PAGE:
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Corporation of London

The Corporation of London is the municipal governing body of the City of London. It exercises control only over the City, and not over Greater London. The Corporation includes the Lord Mayor, the Court of Aldermen, and the Court of Common Council. It does not excercise authority over Middle Temple and Inner Temple, which are a series of enclaves in the west of the city.

Arms of the City of London

Table of contents
1 Elections
2 The Court of Aldermen
3 The Court of Common Council
4 The Lord Mayor and the Sheriffs
5 See Also



Eligible voters must be at least 18 years old and a citizen of the United Kingdom, a European Union country, or a Commonwealth country, and either a resident or an appointee of a qualifying body.

Each body or organization, whether unincorporated or incorporated, whose premises are within the City of London may appoint a number of voters based on the number of workers it employs: bodies employing fewer than ten workers may appoint one voter, those employing ten to fifty workers may appoint one voter for every five; those employing more than fifty workers may appoint ten voters and one additional voter for every fifty workers beyond the first fifty.

Though workers count as part of a workforce regardless of nationality, only certain individuals may be appointed as voters. The following are eligible to be appointed as voters (the qualifying date is September 1 of the year of the election):

Sole proprietorships and partnerships may not appoint voters. The members of the proprietorship or partnership, however, qualifies to vote in the same manner as a resident as long as the business occupies premises within the City.


The City of London is divided into twenty-five wards, or electoral divisions. Each ward may elect one Aldermen and a number of Councilmen based on the size of the electorate. The numbers below reflect the changes caused by the City of London (Ward Elections) Act.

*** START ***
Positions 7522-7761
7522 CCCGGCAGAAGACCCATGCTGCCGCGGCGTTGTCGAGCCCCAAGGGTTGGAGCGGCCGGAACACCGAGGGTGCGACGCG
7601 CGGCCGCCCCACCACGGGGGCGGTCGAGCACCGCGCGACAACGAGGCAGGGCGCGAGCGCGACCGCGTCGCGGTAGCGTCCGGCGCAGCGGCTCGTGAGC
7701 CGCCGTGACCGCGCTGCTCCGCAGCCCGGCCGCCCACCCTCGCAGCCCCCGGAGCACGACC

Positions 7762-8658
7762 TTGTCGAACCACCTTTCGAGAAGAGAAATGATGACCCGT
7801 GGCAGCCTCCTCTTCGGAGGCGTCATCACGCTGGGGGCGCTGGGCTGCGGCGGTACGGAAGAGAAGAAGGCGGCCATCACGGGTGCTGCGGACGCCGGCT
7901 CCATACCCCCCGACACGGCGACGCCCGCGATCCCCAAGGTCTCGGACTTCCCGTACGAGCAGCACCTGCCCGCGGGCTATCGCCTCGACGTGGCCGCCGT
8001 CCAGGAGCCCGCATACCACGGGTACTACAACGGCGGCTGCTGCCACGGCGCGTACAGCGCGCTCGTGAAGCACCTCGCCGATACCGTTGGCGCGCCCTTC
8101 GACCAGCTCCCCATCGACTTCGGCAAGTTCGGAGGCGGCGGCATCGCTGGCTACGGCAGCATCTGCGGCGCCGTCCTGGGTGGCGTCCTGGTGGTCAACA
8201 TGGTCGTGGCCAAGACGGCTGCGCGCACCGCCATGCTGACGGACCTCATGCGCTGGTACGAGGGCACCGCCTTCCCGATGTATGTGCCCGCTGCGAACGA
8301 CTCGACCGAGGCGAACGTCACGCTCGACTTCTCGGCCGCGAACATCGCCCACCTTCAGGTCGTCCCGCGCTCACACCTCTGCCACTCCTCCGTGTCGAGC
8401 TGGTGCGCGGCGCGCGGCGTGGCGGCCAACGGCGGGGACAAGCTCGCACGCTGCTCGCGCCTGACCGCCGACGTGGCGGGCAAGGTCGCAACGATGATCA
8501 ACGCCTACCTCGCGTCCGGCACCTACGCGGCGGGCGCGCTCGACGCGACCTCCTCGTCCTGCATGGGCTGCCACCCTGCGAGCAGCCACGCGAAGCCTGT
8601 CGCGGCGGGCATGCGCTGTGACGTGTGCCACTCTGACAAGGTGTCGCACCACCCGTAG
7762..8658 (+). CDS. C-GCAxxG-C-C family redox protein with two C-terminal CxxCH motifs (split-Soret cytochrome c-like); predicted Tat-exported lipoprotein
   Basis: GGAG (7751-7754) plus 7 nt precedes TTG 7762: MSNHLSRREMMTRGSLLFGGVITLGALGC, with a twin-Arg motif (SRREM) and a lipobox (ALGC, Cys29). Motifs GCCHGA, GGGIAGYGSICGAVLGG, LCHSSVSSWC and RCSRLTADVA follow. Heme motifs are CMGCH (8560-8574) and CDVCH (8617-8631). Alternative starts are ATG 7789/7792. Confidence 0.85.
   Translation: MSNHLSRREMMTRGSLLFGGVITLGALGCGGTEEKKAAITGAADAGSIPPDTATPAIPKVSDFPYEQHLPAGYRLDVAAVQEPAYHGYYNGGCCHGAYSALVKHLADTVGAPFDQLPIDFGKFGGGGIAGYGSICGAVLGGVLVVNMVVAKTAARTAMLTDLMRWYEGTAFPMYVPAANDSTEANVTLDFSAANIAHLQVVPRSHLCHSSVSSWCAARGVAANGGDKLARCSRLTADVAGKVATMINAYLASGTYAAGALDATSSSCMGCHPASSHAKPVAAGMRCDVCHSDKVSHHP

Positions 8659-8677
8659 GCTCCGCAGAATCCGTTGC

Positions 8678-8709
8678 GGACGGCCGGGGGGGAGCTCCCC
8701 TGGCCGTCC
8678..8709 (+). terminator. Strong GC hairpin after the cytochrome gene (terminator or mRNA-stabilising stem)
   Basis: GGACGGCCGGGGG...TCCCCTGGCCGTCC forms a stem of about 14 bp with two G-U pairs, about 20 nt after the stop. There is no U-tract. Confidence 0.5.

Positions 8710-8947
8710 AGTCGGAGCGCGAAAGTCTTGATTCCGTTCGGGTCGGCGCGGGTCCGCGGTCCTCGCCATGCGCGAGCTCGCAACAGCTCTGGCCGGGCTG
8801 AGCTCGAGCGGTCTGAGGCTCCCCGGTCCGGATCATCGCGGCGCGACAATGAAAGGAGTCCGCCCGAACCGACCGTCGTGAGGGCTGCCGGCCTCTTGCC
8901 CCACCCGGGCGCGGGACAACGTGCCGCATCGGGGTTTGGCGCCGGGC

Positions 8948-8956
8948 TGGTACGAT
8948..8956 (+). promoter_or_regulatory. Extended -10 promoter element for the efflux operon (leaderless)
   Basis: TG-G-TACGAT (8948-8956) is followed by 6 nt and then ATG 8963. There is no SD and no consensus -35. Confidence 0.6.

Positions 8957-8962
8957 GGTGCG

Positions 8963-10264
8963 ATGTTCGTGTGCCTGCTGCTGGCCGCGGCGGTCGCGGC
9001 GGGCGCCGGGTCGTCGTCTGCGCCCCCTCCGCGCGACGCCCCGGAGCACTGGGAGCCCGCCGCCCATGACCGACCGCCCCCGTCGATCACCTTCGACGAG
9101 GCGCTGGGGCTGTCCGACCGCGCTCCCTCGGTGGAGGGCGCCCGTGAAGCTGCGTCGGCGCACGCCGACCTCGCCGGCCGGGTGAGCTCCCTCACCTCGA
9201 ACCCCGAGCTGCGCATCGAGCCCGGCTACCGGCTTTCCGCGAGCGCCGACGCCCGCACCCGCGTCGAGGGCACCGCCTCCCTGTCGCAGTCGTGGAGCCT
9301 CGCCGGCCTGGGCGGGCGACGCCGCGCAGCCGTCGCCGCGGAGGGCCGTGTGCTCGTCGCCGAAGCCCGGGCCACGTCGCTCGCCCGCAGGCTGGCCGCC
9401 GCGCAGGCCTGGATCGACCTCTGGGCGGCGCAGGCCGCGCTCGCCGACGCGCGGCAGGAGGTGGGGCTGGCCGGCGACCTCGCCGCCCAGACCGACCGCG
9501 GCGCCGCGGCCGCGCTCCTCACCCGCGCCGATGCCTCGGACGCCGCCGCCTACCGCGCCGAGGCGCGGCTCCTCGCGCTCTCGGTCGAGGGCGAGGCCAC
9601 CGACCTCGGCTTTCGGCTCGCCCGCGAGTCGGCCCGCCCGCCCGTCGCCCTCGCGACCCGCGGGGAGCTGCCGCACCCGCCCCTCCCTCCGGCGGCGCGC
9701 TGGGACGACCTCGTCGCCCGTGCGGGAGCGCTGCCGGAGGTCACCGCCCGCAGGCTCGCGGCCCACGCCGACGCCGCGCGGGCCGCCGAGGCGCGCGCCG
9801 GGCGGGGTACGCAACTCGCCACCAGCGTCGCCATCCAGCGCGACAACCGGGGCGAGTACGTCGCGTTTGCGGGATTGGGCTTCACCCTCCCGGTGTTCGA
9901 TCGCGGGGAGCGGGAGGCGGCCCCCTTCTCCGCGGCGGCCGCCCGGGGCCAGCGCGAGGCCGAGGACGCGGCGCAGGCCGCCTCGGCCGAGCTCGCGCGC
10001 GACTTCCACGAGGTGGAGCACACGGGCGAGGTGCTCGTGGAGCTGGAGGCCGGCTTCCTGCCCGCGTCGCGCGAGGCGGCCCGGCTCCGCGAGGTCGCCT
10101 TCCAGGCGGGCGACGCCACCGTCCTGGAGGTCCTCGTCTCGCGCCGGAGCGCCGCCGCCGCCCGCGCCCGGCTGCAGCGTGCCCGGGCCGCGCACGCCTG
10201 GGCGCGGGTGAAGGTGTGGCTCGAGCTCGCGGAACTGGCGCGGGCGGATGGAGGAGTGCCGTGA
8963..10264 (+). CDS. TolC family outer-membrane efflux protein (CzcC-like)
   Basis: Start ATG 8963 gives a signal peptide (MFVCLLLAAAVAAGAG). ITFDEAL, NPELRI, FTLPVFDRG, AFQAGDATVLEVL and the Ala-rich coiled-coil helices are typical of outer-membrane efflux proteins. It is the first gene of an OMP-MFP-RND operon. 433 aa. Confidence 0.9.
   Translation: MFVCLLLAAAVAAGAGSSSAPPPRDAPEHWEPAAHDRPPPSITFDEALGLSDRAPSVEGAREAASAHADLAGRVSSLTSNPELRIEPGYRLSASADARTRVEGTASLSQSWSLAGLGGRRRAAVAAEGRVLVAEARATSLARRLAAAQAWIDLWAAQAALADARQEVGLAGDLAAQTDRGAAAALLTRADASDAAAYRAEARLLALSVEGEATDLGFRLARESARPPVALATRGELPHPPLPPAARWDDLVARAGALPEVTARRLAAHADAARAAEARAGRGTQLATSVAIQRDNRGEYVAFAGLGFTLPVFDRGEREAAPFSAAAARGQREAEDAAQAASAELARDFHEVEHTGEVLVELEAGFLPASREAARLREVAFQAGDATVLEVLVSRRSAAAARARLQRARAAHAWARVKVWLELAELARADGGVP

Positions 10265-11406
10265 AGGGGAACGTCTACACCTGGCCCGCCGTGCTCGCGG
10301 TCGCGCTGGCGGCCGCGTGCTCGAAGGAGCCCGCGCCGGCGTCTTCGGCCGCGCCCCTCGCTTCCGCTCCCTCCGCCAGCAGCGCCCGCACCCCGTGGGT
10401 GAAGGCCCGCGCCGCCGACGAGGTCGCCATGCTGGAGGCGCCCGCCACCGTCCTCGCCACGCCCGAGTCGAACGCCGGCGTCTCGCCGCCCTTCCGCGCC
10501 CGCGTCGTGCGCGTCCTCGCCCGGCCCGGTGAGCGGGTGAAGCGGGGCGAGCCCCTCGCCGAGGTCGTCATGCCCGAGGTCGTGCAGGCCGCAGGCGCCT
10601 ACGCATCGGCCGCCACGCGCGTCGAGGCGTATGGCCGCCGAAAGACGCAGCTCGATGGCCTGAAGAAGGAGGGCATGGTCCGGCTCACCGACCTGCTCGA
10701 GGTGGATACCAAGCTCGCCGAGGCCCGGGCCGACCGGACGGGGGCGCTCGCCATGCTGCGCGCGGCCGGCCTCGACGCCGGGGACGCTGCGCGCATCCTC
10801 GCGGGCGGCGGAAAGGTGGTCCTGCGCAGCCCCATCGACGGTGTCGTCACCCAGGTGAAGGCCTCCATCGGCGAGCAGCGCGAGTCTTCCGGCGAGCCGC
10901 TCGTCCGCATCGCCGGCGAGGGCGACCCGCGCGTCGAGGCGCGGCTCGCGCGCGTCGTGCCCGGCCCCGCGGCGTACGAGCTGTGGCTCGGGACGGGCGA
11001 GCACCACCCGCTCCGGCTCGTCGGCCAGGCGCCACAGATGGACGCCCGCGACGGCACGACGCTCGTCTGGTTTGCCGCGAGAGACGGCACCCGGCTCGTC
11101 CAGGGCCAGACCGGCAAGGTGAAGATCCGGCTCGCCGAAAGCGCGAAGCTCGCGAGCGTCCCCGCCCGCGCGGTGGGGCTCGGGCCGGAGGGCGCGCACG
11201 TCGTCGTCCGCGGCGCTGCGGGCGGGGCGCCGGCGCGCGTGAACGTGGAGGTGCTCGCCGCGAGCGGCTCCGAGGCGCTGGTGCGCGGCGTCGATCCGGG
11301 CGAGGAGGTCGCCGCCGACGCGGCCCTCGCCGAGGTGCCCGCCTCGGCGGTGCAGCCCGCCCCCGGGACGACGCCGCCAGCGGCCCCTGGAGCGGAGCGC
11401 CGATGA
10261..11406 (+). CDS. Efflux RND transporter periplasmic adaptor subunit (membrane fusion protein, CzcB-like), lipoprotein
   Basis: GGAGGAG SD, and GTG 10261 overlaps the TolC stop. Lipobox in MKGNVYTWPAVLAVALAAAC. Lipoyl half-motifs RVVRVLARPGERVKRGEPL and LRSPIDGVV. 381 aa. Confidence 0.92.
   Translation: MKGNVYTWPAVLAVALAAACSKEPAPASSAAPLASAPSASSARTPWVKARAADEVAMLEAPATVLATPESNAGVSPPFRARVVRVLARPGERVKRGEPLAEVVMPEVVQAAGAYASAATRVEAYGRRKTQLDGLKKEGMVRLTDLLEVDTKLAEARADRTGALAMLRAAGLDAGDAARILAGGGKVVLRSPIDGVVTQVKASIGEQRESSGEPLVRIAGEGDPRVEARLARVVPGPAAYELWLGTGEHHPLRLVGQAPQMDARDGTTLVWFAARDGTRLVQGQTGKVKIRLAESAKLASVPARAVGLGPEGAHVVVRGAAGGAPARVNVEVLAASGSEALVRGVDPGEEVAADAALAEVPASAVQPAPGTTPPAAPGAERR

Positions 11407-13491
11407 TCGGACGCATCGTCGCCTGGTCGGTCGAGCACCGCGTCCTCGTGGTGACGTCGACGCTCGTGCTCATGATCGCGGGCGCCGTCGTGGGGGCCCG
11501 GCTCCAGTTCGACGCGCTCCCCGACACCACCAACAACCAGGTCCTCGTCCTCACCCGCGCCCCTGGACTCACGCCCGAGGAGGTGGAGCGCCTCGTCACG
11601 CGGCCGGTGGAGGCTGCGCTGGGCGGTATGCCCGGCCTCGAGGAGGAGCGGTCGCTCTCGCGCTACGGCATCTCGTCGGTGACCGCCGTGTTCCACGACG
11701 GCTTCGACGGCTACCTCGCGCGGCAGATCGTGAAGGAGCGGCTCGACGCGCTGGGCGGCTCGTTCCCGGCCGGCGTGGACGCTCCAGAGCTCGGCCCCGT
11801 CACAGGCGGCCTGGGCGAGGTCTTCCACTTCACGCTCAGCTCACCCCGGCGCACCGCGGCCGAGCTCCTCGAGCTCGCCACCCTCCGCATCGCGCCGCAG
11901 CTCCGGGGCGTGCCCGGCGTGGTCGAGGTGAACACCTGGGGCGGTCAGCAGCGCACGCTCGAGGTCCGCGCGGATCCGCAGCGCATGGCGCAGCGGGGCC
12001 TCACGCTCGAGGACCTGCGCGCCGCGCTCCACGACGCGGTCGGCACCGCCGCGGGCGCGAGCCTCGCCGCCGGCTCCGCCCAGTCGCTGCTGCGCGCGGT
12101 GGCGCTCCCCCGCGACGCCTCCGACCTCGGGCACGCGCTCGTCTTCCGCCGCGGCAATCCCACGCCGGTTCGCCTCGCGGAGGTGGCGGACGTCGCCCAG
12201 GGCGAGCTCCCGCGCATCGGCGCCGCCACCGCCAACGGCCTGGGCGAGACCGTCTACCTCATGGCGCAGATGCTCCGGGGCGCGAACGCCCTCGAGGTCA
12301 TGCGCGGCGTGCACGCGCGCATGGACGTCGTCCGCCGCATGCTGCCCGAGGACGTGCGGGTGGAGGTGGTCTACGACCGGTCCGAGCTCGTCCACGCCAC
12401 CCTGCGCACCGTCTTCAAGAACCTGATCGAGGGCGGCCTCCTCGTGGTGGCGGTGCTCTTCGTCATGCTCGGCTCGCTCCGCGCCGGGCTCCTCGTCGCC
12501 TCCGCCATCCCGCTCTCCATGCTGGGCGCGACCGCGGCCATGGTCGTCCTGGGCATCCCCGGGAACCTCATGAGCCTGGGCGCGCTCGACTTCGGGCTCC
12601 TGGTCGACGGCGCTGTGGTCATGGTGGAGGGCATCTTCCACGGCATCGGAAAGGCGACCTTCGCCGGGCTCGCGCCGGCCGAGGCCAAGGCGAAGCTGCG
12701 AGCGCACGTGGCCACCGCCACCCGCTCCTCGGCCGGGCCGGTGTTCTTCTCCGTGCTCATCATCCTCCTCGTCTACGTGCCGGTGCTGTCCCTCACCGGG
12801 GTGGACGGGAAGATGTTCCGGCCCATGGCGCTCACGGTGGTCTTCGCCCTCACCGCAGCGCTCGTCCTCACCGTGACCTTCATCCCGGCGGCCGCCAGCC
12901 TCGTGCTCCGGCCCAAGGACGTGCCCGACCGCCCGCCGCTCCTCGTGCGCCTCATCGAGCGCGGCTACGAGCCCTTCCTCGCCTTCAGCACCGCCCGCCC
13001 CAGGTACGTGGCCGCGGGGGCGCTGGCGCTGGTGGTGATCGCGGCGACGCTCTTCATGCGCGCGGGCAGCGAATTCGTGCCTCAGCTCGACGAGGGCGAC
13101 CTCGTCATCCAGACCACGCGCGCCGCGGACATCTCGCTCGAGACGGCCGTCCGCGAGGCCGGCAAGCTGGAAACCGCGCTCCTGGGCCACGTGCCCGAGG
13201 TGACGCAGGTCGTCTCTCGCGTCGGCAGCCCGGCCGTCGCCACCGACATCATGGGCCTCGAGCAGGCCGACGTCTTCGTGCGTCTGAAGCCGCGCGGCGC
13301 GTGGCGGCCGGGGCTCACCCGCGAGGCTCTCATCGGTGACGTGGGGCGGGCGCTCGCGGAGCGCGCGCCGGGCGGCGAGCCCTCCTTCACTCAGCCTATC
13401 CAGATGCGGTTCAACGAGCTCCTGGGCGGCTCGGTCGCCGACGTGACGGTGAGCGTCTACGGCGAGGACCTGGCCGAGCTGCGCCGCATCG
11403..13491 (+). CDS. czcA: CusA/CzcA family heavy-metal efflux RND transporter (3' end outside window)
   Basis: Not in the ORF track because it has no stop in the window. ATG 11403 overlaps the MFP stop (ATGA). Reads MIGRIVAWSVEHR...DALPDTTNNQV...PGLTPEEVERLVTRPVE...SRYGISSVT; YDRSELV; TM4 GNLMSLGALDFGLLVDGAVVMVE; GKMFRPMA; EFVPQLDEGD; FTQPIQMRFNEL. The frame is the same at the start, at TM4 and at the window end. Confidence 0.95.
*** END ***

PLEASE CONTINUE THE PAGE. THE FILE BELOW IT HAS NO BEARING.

WardCommon Councilmen
Bread Street2
Broad Street3
Castle Baynard7
Coleman Street5
Farringdon Within8
Farringdon Without10
Lime Street3

Livery Companies

There are over one hundred Livery Companies in London. The companies were originally trade associations. Presently, they play a ceremonial role. The members of the Livery Companies, known as liverymen, form a special electorate known as Common Hall. Common Hall is the body that chooses the Lord Mayor of the City and certain other officers.

The Court of Aldermen

Wards originally elected aldermen for life, but the term is now only six years. The alderman may, if he chooses, submit to an election before the six-year period ends. In any case, an election must be held no later than six years after the previous election. The sole qualification for the office is that Aldermen must be Freemen of the City.

Aldermen are ex officio Justices of the Peace. All Aldermen also serve in the Court of Common Council.

The Court of Common Council

Each ward may choose a number of common councilmen based on its population. A Common Councilman must be a registered voter in his ward, own a freehold or lease land in the City, reside in the City for the year prior to the election, and be a Freeman of the City. Common Council elections are held annually.

The Lord Mayor and the Sheriffs

The Lord Mayor of London and the two Sheriffs are chosen by liverymen meeting in Common Hall. Sheriffs, who serve as assistants to the Lord Mayor, are chosen on Midsummer Day. The Lord Mayor, who must have previously been a Sheriff, is chosen on Michaelmas. Both the Lord Mayor and the Sheriffs are chosen for terms of one year.

The Lord Mayor fulfills several roles:

See Also